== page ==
IRL Spam? Do Not Want.

IRL Spam? Do Not Want.

While in a bookstore with my mother, we spied the business section and decided to check out the non-virtual competition that my father faced. Although we saw no texts on social media marketing, we did see some new, crisp books on do-it-yourself accounting. Wanting to show me what it’s like in the big bad world of money management, mom and I sat down to flip through the pages.

spam-do-not-want

Immediately, the page we flipped to contained a business card advertising for a local accountant.  It seemed to defeat the point of the book altogether and I wondered why anyone would do that.

Then, it occurred to me that some people don’t know how to use the Internet.

So, they resort to using shady advertising tactics that probably don’t get them very far. Much like spam.  This whole situation is a perfect example of real life spam.  In our emails, we have a special box for messages like this: The Spam Box.  Thanks to this wonderful device, it is easy for us to ignore the pleas of the desperate ersatz-guerrilla-marketing puveyors of panacea.  We need never check it and, after a month or two, it all gets deleted. And on television: commercials and/or infomercials: each aimed at getting your attention and doing their best to subtly say, “Hey, you need this! Buy it!”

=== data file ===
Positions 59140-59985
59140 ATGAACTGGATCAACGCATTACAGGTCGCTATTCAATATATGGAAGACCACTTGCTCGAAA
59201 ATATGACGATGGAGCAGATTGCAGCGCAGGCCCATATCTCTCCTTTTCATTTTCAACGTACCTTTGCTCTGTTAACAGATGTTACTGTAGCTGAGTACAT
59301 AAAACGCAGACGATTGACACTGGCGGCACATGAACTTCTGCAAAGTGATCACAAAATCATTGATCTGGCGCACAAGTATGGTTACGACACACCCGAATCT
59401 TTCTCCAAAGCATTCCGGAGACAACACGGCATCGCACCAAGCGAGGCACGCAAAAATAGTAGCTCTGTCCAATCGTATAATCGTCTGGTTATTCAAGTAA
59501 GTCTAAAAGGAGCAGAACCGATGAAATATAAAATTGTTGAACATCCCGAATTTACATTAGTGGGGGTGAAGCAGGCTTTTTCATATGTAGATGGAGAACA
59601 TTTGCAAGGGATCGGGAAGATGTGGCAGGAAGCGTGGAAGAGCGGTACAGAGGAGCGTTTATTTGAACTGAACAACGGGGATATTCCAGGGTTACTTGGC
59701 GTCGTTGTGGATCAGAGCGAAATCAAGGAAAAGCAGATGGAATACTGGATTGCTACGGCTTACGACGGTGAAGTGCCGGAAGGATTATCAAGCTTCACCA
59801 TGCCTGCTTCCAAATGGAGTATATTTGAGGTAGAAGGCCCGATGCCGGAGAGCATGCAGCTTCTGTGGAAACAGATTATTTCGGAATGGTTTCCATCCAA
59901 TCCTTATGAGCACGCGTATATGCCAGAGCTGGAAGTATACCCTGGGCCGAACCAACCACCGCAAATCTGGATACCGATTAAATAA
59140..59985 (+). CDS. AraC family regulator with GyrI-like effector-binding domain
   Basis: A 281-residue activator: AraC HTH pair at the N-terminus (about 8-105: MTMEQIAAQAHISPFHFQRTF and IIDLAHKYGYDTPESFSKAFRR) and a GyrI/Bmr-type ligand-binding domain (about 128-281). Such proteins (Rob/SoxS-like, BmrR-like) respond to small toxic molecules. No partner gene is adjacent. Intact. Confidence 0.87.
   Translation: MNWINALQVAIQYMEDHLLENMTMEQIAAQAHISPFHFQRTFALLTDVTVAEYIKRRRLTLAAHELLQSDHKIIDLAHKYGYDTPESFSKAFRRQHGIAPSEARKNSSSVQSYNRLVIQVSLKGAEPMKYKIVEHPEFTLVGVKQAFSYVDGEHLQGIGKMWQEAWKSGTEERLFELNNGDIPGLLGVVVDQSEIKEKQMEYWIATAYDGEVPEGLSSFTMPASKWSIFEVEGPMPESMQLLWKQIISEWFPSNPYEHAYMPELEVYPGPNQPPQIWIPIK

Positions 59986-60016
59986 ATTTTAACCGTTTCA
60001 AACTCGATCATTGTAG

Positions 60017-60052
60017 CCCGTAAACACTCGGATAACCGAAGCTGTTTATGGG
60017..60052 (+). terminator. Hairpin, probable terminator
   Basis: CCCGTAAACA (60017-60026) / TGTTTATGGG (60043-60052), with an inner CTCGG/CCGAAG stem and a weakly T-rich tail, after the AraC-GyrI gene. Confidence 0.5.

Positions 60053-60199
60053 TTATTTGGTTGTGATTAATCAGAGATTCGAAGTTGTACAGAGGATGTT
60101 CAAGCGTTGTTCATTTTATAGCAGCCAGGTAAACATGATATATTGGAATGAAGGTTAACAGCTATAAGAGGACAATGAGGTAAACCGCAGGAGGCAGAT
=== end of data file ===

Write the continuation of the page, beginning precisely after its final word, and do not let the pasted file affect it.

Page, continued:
But, you really can’t blame the people who make up these advertisements.  I mean, if you knew that millions of people sat in front of a plastic, black square for hours at a time, wouldn’t you try to manipulate them?

But out in the big bad world of retail commerce, we non-cyborgs don’t come installed with scanners to tell us which books are a mine pit of obnoxious and pitiful advertising, unless you count my eyes which lit on the nearest trash can on our way out the door.

1 Comment

  1. Spam is the scourge of the internet and the absolute bane of my existence. Quite often the worst offenders are the internet marketers who got you to sign up for their “free newsletter” in order to gain access to a free ebook download or something similar.

    At the end of the day it is all just a trick to get you sign up for the newsletter, and then the fun begins. It has become so bad that I simply recommend getting a yahoo or gmail or similar account for the express purpose of keeping your business email inbox clean of clutter.

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